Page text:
- Trump is employing the “madman” strategy to dealing with a nuclear North Korea
- It’s an approach straight from his own heart — and the “Art of the Deal”
- And while it’s a legitimate strategy, it may end up proving disastrous
Retired general David Petraeus cautioned that President Donald Trump’s “madman” approach to dealing with a nuclear North Korea may actually be a legitimate strategy — though it could ultimately prove disastrous.
Speaking at the Intelligence Squared US debate at New York University with the Council on Foreign Relations’ Max Boot, Petraeus — who commanded US and NATO troops in Afghanistan and served as the director of the Central Intelligence Agency under former President Barack Obama — discussed how there may actually be some “merit” to Trump’s madman stance, though it can easily “go too far” in a crisis.
The “madman” theory boils down to a negotiation strategy that keeps the opposing side “off-balance” through a lack of consistency, Petraeus said.
For example, Petraeus described how former President Richard Nixon’s Secretary of State, Henry Kissinger, would tell his Soviet counterparts during the height of the Cold War, “You know, Nixon’s under a lot of pressure right now and, you know, he drinks at night sometimes, so you guys ought to be real careful.”
“Don’t push — don’t push this into a crisis,” Petraeus said, paraphrasing Kissinger’s negotiation tactic. Boot noted that Nixon had tried to scare North Vietnam into making peace with this strategy, which, as we all know, didn’t work.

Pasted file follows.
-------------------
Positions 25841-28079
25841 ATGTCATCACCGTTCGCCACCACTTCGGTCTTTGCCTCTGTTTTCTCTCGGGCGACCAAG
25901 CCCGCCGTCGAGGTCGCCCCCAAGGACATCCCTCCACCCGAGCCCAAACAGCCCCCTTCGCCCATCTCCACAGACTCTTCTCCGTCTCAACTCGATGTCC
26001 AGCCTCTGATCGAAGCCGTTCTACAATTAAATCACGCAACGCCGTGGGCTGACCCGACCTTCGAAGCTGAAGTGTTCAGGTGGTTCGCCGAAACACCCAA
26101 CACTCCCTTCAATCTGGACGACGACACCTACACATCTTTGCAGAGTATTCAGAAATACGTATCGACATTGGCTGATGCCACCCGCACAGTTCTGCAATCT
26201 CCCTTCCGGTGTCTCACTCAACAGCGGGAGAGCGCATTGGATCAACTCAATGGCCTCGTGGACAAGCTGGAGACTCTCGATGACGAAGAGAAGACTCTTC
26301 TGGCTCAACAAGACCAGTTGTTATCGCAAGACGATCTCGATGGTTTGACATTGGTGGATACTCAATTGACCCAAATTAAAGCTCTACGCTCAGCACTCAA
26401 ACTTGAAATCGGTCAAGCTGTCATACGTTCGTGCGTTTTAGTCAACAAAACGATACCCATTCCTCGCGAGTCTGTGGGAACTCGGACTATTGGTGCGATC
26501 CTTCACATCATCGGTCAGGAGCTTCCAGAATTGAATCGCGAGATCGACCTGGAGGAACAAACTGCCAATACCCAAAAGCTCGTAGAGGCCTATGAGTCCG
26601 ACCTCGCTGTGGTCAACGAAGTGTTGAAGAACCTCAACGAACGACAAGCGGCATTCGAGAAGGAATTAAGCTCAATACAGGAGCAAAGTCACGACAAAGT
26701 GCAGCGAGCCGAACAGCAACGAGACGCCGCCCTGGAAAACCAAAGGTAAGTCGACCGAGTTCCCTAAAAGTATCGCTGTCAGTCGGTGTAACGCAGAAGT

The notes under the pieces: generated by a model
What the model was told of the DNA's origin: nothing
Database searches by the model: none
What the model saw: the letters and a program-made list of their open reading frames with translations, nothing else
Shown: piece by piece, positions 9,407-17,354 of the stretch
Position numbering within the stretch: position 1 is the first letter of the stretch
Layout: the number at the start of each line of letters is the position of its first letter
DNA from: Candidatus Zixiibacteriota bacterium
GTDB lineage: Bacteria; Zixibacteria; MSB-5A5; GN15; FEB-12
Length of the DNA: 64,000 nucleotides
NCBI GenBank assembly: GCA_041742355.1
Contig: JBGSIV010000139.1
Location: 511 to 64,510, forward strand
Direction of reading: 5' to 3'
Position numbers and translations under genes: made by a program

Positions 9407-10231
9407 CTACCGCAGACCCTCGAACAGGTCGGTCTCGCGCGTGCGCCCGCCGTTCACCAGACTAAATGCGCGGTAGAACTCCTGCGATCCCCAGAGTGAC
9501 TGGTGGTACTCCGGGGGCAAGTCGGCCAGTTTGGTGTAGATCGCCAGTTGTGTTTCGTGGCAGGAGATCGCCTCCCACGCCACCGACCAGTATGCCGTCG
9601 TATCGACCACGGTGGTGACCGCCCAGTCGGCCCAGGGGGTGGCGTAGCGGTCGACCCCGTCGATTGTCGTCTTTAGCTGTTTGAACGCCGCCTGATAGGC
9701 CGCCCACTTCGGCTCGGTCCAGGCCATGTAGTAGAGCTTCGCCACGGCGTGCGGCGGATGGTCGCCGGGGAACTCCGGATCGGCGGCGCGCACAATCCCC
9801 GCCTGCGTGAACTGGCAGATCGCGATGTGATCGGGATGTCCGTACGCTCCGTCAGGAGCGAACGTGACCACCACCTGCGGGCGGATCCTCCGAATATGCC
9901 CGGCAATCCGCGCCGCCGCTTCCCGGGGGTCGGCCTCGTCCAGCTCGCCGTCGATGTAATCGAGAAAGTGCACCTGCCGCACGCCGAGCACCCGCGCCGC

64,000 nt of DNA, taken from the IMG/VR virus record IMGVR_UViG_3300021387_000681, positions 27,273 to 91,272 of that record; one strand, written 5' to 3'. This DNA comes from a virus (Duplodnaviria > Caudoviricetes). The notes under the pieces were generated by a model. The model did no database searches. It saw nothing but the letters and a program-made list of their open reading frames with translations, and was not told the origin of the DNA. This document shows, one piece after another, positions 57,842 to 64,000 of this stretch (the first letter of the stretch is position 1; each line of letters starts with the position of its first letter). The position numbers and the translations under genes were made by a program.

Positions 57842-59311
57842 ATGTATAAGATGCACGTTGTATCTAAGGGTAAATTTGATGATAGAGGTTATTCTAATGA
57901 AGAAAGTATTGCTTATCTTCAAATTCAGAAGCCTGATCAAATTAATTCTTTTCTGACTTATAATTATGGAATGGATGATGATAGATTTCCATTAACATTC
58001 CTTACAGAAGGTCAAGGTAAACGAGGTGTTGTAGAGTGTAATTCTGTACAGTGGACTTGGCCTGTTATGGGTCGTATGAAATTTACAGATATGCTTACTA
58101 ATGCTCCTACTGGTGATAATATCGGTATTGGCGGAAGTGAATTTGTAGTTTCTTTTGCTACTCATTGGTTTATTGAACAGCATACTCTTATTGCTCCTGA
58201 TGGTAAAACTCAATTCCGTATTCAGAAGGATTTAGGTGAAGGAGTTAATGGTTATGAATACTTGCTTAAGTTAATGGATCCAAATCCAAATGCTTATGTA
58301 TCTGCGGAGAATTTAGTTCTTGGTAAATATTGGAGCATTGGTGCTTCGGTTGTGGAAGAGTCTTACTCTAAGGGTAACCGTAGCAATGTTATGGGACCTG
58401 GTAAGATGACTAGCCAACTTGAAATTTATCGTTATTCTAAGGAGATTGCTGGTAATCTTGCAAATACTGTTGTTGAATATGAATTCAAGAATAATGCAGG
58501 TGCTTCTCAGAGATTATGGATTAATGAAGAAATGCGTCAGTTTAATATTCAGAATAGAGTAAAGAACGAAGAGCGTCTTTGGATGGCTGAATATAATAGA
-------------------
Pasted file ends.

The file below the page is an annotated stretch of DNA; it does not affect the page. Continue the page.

And Petraeus cautioned while “madman” posturing may be useful, it can prove disastrous in a crisis if the other side views you as “irrational.”
“You do not want the other side thinking that you might be sufficiently irrational to conduct a first strike or to do something, you know, so-called unthinkable,” Petraeus said.
That notwithstanding, it’s a theory that’s close to Trump’s own heart.
In his book, the “Art of the Deal,” Trump advocates an approach to negotiation where he “plays to people’s fantasies,” and will always “fight back,” if the deal doesn’t seem to be going his way, Business Insider’s Rich Feloni previously reported.
“That’s why a little hyperbole never hurts,” Trump said.
Trump’s madman approach to North Korea’s bellicose rhetoric and its increasingly frequent missile launches was on full display when he said he’d respond to Kim Jong Un’s aggression with “fire and fury the likes of which the world has never seen before.” And while that may be hyperbole, the North Koreans may not see it that way — and may take it as a signal to launch a pre-emptive strike on Guam or South Korea.
Trump’s threat hasn’t cowed North Korea, either. On Friday morning local time, the Hermit Kingdom fired an intermediate-range ballistic missile over Japan — that experts said is easily capable of reaching US military bases in Guam — less than two weeks after the regime tested what it said was a hydrogen bomb.
Kim Jong Un himself seems to be employing the madman strategy to great effect as well, to keep the US, its allies, and the larger international community guessing as to what his next move may be. Reuters reported that North Korea’s state news agency on Thursday threatened to use nuclear weapons to “sink” Japan and reduce the US to “ashes and darkness” a day prior to the missile test.
While the madman theory may have its use in international relations, when it comes to nuclear conflict, it’s a strategy with risks that vastly outweigh the reward.